Not only are all the atoms equivalent, but any given { n i } has to be reached somehow. In applying this treatment to an (idealized) gas, there are implicit dynamical notions. Atoms scatter with the conservation of energy and every scattering changes the configuration { n i } . The microcanonical ensemble explores configurations of which the vast majority correspond to (3).

2.2. Alien Species

The ecological problem of how alien species are distributed over many sites can be addressed in the same way [1]. Each species is classified by the number of sites at which it is found and s n is the number of species found at n sites. Thus, n is, in some sense, equivalent to the E i and s n to the n i in the physics of the classical perfect gas. The total number of (alien) species to be described is fixed and the total number of alien colonies n n s n is also fixed. This is the conserved quantity called the alien footprint in [1,2]. The combinatorial weight is then constructed in the same manner as for the gas and maximized in the same way, subject to the constraints. The result is
s n = e λ e μ n
It should be noted that in the absence of constraints, the values of s n would be all the same; in setting up the combinatorial weight each species is treated as equivalent to every other, in the same way that atoms are treated as equivalent in a gas. These assumptions were made to yield the observed exponential [1].
Each atom belongs to an energy level; each species belongs to some n sites. The probability of finding s n is the ratio p n = s n /S; thus, the exponential distribution is also information Maximum Entropy. This might appear to be an elegant and simple solution to the ecological problem addressed, but it is not sufficient. The equivalence of the species was essential in setting up the combinatorial weight, and in the language of Maximum Entropy, this equivalence corresponds to a uniform prior. The configuration characterized by (4) has to be reached somehow; it is not just a matter of MaxEnt. It is important to examine the dynamics, established or hypothetical. This same equivalence is characteristic of dynamics that yield exponential distributions.

3. Dynamics

3.1. Atomic Collisions

In this approach, the dynamics implicit in the microcanonical treatment are explicit and at the heart of the argument. The Boltzmann distribution emerges, and yet the treatment bears no resemblance to the microcanonical ensemble and no resemblance to standard MaxEnt arguments.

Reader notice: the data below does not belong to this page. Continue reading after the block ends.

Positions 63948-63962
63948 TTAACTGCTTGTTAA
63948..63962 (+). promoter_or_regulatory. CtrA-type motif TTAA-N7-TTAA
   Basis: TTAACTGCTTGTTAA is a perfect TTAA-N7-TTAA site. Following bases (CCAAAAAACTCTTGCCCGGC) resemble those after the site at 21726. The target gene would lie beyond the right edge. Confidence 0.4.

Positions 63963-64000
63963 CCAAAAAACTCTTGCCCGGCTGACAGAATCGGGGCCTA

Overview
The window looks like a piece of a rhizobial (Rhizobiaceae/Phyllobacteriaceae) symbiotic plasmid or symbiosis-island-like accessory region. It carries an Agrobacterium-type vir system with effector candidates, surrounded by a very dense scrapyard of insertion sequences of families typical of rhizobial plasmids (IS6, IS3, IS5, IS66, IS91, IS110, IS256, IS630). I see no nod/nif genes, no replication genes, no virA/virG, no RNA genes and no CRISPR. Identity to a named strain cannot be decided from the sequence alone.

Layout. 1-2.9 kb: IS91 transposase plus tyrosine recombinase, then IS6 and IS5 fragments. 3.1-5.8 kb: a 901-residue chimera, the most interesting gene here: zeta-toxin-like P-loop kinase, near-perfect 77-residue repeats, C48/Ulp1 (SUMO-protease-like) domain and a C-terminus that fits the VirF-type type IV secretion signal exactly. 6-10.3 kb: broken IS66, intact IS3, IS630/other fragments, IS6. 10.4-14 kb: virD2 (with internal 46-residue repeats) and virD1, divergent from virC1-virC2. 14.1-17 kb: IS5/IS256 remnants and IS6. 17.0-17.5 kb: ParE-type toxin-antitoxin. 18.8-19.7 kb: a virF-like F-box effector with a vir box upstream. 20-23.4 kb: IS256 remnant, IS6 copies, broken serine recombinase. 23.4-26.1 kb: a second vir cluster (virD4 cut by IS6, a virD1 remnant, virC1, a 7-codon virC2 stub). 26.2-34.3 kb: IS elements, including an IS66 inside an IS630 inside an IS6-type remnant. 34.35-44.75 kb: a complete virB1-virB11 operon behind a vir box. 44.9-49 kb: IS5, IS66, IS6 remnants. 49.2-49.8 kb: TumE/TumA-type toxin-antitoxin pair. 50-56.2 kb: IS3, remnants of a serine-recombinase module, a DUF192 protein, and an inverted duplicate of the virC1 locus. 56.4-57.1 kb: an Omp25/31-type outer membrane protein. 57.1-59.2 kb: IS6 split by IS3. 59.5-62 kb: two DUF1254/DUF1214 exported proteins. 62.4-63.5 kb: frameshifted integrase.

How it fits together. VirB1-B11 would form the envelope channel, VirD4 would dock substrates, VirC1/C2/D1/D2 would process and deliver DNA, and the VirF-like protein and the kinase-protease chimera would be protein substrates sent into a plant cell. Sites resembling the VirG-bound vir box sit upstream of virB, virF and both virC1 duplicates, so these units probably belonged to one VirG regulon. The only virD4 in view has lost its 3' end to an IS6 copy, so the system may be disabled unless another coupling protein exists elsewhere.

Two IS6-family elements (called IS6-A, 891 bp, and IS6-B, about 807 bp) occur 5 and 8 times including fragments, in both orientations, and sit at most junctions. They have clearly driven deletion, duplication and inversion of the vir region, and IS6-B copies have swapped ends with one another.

The atoms of an ideal gas confined within some container scatter and scatter again among themselves, subject to the conservation laws of Newtonian mechanics. For the present purposes, the most important of these is conservation of energy, valid not only in some average sense, but absolutely. Raising a given atom from one energy level to another conserves the number of atoms but does not conserve energy. However, in a scattering process, two atoms shift energy levels and this can and must conserve energy. This simple consideration alone is sufficient to enforce, in equilibrium, the Boltzmann distribution. An atom in level i scatters with an (identical) atom in level j, the atoms ending up in levels k and l. In equilibrium, the rates for this reaction and its inverse must be the same, and this imposes the condition
n i n j = n k n l ,   or ln n i + ln n j = ln n k + ln n l
subject to the constraint
E i + E j = E k + E l
The solution to these equations is
  n i = α e β E i
where the constants α and β are determined by normalisation and the temperature of the gas. In Section 3.3 below, I speculate on applying this treatment in reverse to the statistical mechanics of alien species. (I came across this treatment, which seems little known, over 40 years ago, and have no recollection of where I found it. It is discussed in more detail in [5]).

3.2. Species Master Equations

A species can be characterized by an integer. In considerations of species abundance distributions, this integer is the number of individuals in a given region or a given area. The application of statistical mechanics and MaxEnt to the problem of species abundance distributions has a long history [6], but here we are concerned, not with species abundance, but with an abundance of species. The alien species are characterized by the number of sites to which they are alien, yet present. A species found at n sites is characterized by that number, even though some sites are separated by intercontinental distances; the number of such species is denoted by s n . There is a dynamical aspect, because the individual species alien to the sites have migrated there by one means or another. A simple possible description of the dynamics supposes that individual sites open and close to individual species; if a species at n sites loses a single site, then s n decreases by 1 and s n 1 increases by 1. One can consider a master equation for the hypothesis that the only dynamical processes are the gaining or losing of a site by a single species [2].